The mall’s floor incorporates a pixellated leaf pattern as if a strong wind has made the abstract trees shed their leaves, and there are accents of earthy browns and greens throughout, along with mall furniture in the same cheerful colours as the lobbies. Thohoyandou has mild winters and fierce summers, with temperatures soaring as high as 50˚C. The interior is therefore climate-controlled; massive canopies provide generous shade and help keep the internal temperature of the mall constant and efficient, according to McGillivray. ‘Insulation has been carefully planned along with natural lighting in the building, which serves to reduce power requirements for artificial lighting,’ he says. Well-insulated clerestory windows on the south side also prevent heat build-up and glare. The roof design provides for the future installation of solar panels to further reduce power requirements.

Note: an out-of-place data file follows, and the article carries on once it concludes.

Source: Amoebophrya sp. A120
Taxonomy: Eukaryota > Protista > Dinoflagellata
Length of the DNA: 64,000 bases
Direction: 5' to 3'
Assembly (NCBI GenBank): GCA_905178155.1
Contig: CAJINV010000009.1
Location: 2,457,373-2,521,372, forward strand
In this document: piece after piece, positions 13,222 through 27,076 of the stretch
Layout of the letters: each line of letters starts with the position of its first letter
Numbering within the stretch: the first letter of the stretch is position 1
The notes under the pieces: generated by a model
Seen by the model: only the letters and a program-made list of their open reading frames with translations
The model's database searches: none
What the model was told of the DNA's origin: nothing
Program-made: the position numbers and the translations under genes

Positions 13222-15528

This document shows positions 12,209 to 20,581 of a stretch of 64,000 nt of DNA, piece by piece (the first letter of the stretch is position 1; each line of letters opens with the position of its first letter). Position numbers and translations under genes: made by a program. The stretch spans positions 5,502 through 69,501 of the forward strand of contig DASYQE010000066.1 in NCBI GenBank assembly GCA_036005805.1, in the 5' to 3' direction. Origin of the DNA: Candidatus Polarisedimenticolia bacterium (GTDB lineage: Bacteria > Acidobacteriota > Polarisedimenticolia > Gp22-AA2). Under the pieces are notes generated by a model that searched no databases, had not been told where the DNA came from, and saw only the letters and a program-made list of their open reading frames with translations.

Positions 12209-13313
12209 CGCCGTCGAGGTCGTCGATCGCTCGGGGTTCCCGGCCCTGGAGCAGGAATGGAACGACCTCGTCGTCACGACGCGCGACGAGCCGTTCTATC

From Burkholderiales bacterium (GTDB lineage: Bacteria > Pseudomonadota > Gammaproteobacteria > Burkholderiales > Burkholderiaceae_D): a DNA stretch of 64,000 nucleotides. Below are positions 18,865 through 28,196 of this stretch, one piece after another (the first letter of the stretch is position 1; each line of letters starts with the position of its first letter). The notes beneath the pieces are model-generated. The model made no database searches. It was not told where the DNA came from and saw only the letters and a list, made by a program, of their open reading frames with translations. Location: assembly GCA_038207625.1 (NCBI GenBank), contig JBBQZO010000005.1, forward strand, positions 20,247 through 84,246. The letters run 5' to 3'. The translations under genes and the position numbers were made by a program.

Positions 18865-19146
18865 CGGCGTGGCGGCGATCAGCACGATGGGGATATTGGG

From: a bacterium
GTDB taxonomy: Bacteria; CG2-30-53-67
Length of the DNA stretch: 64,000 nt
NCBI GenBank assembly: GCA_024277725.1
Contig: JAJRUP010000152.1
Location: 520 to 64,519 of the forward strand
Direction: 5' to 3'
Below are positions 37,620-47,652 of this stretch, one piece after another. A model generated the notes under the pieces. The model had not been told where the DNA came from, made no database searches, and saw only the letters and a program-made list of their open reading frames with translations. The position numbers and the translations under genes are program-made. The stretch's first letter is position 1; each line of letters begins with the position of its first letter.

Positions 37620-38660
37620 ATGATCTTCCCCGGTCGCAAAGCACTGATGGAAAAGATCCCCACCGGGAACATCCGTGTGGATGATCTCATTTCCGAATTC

An on-site borehole provides water for irrigation but has a shut-off valve that can be opened if municipal supply is disrupted and water storage tanks run dry. Back-up generators ensure that the lights at Thavhani Mall will keep shining. ‘Customers in the region prefer to use cash,’ says Gerard, with queues for banking ATMs a common sight during peak times in Limpopo. The positioning of ATMs at the mall is one of the ways in which the design has taken local consumer patterns into consideration. McGillivray explains: ‘ATMs are located outside the shopping mall with ample shade and screening, so that patrons are able to queue outside the mall and avoid impeding the entrances during peak times, with additional in-branch ATMs inside the centre.’